The assessment of defence capacity of our enemy or our adversary or even our friend is objectively assessed and we have failed to do it. General Singh talked about houses being built. I remember coffee park was also being built together with tennis balls for the cantonment tennis court and so. Therefore, that was the error we made and that is the error we should not repeat. Today, what is the proportion of our budget for defence—less than 2.2 per cent. China has maintained the consistent 6 per cent defence expenditure of the GDP which itself is going up pretty fast.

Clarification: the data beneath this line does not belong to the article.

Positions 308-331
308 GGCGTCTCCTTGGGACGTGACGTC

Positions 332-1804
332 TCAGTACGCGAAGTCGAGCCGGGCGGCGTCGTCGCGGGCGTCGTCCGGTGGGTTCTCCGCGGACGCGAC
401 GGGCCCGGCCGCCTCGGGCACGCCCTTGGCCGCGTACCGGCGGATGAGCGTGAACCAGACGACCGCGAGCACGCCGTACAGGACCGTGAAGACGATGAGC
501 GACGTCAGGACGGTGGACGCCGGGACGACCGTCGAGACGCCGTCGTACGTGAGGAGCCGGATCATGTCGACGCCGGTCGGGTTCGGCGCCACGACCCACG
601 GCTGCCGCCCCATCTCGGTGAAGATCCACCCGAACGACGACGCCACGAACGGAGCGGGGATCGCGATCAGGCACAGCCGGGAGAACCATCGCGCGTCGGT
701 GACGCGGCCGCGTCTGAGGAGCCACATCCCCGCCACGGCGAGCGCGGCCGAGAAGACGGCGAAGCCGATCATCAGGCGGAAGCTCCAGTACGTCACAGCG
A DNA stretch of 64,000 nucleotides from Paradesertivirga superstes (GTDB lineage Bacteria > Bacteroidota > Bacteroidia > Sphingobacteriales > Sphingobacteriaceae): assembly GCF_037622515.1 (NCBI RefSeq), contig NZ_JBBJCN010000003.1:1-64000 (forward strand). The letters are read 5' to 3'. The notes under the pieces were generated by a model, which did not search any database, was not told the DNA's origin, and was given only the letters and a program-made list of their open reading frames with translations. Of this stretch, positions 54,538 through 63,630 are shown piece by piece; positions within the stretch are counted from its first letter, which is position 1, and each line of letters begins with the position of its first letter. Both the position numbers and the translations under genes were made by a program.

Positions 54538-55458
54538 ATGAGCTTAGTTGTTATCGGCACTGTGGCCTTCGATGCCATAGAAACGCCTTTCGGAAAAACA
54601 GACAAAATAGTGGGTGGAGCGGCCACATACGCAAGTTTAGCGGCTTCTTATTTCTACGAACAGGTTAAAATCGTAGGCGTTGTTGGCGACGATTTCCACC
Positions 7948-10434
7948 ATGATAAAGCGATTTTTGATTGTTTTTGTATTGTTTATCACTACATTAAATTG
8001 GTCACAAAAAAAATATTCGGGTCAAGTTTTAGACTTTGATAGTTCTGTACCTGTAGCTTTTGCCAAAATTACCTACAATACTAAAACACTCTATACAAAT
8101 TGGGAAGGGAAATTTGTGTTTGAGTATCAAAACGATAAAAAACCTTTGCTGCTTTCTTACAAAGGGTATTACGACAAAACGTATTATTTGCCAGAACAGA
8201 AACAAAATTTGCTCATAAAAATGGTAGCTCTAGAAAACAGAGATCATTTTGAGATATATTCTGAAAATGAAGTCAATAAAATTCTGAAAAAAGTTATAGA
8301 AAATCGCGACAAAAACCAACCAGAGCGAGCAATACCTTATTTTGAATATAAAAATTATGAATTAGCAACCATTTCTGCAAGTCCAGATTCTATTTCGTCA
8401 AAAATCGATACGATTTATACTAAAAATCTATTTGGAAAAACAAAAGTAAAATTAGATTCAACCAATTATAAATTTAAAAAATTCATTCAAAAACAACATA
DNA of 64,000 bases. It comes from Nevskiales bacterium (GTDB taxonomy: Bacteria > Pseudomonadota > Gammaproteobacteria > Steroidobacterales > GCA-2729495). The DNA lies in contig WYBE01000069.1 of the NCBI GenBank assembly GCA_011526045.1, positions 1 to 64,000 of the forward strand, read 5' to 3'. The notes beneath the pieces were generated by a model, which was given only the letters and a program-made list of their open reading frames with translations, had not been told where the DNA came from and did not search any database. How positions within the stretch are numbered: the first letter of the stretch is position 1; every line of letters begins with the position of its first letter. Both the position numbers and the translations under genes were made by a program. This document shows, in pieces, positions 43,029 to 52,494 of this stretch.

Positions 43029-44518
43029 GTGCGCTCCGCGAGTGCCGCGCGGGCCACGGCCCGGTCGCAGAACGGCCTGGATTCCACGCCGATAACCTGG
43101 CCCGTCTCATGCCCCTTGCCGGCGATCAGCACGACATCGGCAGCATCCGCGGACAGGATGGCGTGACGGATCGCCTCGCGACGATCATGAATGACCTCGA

The second aspect of our policy is foreign policy where you try to make friends and try to choose friendships. Here ultimately, according to me, the Chinese policy boils down to two things, first you have to make up your mind whether the border solution is a consequence of a political solution and if you come to a conclusion that the border solution will not precede a political solution but must follow a political solution then you must decide what your political solution is. You must decide what are those elements which have come to the political solution, particularly how you are going to deal with the United States vis-a-vis question of China’s concern, which is definitely the strategical advantage that the United States would enjoy if we have extremely close relationship with the United States. You have to make a choice over there. Secondly, what the border solution is. Of course, I have always mentioned in the discussions held with the Chinese that since they have mentioned McMahan line with Burma in a formal treaty where they have mentioned that the McMahan line is the border between Burma and China, therefore they should not have difficulty accepting the McMahan line for India too. When I first mentioned in their State Council Research Institute they did not believe that such an agreement was signed by Burma. When they called to their research staff, they came to know that it had been done so.